New Senate Indian crime bill introduced

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WASHINGTON - Piggybacking on the Senate's recent passage of an amendment that provides funds to bolster crime initiatives on reservations, a new policy-focused Indian crime bill has been introduced in Congress.

The bill, called the Tribal Law and Order Act of 2008, was introduced July 23 with a bevy of bipartisan support. Sens. John Thune, Max Baucus, Joe Biden, Maria Cantwell, Pete Domenici, Tim Johnson, Jon Kyl, Joseph Lieberman, Lisa Murkowski, Gordon Smith and Jon Tester were all listed as co-sponsors of the legislation.

''Making greater efforts to prosecute reservation crime will require the coordination of tribal, state and federal authorities,'' Thune, one of the bill's original co-sponsors, said in a statement. ''This bill is a positive step toward achieving that goal.''

He explained in a media conference call that the bill is generally designed to improve policy affecting law enforcement efforts in Indian country.

The bill has a number of specific intentions, including increasing sentences that can be imposed by tribal courts, which are currently capped at one year under federal law; allowing tribal law enforcement entities access to federal criminal databases; requiring U.S. attorneys to provide information as to why they don't prosecute certain cases; promoting cross-deputization between tribal and federal law enforcement officials; and improving the reporting of Indian country crime.

Thune said he is especially supportive of provisions in the bill that encourage federal courts to hold hearings and trials on reservations and promote the use of community policing and the pursuit of ''broken windows'' crime theory on reservations. The idea behind the theory is to fix the problems when they are small so they do not become unmanageable. Several large cities, including New York City, have used the theory in crime prevention strategies.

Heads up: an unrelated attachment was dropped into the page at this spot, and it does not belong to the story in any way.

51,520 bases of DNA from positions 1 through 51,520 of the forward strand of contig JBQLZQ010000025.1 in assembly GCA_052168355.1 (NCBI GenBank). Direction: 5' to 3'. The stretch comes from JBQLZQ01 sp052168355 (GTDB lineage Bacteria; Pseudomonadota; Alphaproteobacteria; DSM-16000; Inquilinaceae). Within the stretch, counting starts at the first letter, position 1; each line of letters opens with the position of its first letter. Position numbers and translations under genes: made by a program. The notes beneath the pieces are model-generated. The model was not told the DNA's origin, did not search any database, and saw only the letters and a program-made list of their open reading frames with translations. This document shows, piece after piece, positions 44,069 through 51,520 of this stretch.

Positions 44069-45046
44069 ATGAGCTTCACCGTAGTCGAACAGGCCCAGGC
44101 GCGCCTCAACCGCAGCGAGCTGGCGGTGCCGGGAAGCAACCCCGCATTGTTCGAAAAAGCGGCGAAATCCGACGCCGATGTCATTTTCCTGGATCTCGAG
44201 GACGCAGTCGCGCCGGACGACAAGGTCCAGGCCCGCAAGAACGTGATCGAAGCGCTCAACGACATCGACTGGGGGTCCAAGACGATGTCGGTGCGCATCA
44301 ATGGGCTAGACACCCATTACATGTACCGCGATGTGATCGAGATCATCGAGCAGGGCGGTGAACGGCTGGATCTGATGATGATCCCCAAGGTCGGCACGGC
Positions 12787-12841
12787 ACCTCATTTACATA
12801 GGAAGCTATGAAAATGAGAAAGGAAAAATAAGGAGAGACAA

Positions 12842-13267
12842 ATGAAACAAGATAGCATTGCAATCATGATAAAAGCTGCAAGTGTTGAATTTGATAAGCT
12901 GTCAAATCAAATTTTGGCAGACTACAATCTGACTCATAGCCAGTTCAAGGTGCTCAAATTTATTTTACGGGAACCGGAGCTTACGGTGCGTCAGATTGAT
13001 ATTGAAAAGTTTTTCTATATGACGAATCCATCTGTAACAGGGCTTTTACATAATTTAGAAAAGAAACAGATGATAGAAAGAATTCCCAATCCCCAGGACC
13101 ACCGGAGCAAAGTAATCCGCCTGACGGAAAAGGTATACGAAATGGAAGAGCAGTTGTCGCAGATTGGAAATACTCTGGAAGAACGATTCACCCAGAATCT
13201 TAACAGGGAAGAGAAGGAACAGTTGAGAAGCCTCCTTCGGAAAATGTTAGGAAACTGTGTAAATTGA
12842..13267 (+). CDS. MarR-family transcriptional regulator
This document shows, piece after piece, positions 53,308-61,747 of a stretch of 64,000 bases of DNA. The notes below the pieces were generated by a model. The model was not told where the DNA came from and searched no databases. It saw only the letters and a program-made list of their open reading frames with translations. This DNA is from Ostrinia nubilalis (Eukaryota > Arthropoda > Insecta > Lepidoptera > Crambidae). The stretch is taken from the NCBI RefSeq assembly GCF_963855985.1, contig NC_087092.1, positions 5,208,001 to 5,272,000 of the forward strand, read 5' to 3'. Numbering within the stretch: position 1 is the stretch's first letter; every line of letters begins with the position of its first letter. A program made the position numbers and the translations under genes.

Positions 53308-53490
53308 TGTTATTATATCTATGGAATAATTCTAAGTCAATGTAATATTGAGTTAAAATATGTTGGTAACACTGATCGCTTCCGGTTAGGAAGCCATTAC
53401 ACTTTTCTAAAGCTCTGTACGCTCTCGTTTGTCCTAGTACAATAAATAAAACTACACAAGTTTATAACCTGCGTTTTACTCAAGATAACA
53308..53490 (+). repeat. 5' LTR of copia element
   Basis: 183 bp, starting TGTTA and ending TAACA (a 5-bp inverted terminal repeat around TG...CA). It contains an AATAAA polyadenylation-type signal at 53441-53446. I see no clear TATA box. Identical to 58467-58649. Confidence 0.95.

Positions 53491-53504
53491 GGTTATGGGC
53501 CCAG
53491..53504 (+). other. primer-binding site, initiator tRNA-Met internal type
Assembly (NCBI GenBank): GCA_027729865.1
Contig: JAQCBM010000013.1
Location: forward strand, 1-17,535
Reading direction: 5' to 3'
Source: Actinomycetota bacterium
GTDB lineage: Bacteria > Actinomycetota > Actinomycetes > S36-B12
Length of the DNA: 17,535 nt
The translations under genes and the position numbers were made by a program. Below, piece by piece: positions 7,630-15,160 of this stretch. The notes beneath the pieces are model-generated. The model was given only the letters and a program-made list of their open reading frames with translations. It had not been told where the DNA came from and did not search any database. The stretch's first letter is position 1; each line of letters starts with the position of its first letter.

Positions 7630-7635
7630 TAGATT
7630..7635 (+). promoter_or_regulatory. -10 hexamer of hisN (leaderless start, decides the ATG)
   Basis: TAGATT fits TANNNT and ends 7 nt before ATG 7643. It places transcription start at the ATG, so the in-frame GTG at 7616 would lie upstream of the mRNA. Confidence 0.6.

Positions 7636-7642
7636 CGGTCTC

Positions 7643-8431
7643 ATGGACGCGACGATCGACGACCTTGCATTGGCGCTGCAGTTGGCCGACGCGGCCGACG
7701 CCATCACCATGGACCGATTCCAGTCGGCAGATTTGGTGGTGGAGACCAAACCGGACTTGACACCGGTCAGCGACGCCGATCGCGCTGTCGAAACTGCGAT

The bill would provide no new funds to accomplish its goals. Rather, it would dovetail with funding via an amendment, passed in the Senate July 16 to the President's Emergency Plan for AIDS Relief bill, which authorized $750 million in funding aimed at public safety efforts on reservations. The House was widely expected to pass a similar amendment to PEPFAR July 24, according to congressional officials.

The $750 million in the Senate amendment breaks down as follows:

"$370 million for detention facility construction, rehabilitation and placement through the Department of Justice;

"$310 million for the BIA's Public Safety and Justice Account, which funds tribal police and tribal courts;

"$30 million for investigations and prosecution of crimes in Indian country by the FBI and U.S. attorneys;

"$30 million for the DoJ's Office of Justice Program for Indian and Alaska Native Programs; and

"$10 million for cross-deputization or other cooperative agreements among state, local and tribal governments.

Thune said there were ''no material differences'' between the previously passed Senate crime amendment and the Tribal Law and Order Act, but that the new legislation amounted to the policy component of what he'd like to see accomplished with the amendment funding.

In response to a question on whether federal policy goals might impact tribal sovereignty, Thune said that a number of tribal officials have been consulted on the plans.

''It's an important point and one that does come into play,'' he said. ''We tried to come up with things that would improve tribes' abilities to improve crime on the reservation ... we're trying to respect tribal sovereignty.''

In June, Thune asked South Dakota tribal leaders, law enforcement officials and other stakeholders to submit their comments and suggestions on a draft bill that was circulated at the time.

As a result of those comments, Thune worked with Sen. Byron Dorgan, chair of the Senate Indian Affairs Committee, to include a provision that allows magistrates to hold trials and other court proceedings in tribal courtrooms as opposed to federal courts. Language was also added ensuring that if tribal governments and federal courts enter into agreements allowing for such trials, the Department of Justice is authorized to provide technical and other assistance.

Thune added that the purpose of the policy bill isn't to revisit jurisdictional issues, which have plagued some reservations.